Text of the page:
Predicasts: “PTS — unequalled databank with computerized speed — is the most complete business information service available to companies involved in making or marketing a product or service.”
PAIS: “. . . the database covers just about every subject that has to do with
people interacting with other people — and with their institutions and businesses.”
Dow Jones: “It’s a convenient, easy-to-use service that can help you or your company make money and manage your investments better. What’s more, it provides just the information you want, at your fingertips.”
FIND/SVP: “We are your Total Busi ness Information Resource.”
DIALOG: “Only the DIALOG Service provides such comprehensive coverage of information on virtually any subject . . . DIALOG is the most powerful retrieval system in the industry.”
SDC: “SDC’s exclusive features on the ORBIT Information Retrieval System assure the fastest, most flexible search of the widest range of data bases…”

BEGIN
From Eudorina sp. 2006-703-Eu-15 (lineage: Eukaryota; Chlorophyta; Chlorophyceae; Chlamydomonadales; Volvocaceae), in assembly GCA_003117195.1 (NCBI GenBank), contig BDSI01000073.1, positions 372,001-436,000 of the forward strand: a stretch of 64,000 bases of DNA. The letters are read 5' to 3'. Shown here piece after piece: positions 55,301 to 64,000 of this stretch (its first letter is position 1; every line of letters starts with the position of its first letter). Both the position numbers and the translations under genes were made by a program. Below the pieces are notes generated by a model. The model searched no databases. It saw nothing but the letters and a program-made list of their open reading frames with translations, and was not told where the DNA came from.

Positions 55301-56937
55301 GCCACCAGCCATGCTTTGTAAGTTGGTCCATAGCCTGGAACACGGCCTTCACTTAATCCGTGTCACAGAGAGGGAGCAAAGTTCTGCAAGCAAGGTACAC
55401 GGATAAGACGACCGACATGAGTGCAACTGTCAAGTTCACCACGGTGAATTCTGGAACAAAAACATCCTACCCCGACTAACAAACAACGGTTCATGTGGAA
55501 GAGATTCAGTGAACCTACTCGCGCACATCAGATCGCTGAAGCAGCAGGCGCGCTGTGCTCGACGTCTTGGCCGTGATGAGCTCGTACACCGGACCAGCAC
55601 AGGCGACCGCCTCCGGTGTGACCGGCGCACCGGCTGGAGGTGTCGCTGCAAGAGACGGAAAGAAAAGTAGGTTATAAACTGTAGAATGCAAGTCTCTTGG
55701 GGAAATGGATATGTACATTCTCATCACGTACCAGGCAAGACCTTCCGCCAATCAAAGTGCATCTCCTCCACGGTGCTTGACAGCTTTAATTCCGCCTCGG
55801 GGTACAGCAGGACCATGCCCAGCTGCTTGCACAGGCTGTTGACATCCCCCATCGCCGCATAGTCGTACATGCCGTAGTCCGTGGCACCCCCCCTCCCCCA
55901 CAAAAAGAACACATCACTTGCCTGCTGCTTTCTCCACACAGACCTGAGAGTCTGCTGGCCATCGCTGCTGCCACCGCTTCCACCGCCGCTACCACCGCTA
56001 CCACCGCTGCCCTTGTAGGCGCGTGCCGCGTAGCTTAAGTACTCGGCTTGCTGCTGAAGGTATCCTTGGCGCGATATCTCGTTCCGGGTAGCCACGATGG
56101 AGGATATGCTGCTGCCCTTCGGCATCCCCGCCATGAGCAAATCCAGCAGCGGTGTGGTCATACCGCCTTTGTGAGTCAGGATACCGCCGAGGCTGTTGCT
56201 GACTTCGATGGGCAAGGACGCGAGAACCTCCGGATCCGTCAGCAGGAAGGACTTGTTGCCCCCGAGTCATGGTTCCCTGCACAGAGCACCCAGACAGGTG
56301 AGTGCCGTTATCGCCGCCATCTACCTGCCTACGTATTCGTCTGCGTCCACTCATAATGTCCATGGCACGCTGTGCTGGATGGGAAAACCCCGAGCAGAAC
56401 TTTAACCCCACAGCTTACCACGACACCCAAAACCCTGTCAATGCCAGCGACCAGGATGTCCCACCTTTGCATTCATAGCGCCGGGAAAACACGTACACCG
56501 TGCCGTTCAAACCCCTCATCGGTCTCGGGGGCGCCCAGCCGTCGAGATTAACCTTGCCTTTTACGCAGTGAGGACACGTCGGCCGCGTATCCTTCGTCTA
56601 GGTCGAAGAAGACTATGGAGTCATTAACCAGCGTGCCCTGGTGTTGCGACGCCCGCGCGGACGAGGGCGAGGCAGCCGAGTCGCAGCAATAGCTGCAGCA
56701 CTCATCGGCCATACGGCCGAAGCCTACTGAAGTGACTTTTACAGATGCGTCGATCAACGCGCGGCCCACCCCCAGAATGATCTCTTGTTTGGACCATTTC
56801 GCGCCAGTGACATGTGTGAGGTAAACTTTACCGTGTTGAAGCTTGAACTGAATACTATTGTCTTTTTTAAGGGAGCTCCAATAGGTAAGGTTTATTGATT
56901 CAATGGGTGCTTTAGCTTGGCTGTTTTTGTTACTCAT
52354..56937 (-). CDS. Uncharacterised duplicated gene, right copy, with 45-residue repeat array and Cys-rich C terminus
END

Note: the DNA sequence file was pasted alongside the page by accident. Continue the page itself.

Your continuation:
All of these claims have considerable justification: the information resources being advertised are indeed as valuable as their producers say. But from the standpoint of a new user, this is a bit confusing; you must somehow extract from the deluge of market ing copy a subset of the world’s databases that are relevant to your operation.
This problem has begun to receive attention in the on-line industry press. As with any new technology, there is a profusion of unfamiliar terms with meanings that have yet to be universally agreed upon; even the word “database” suffers from a surfeit of valid interpretations.
Viewing on-line information services in the light of your own needs can start with this article — I have attempted to segment the available databases into three major categories. But this is only a small beginning. Your next step should be the acquisition of literature from all the vendors of interest. Along with this, it is recommended that you sign on with one of the database “supermarkets” and get in line for their introductory seminar— typically a day and a half of intensive exposure for $100-200. This approach will give you access to a wide range of databases, even though you may ultimately settle upon only a half-dozen or so for regular use.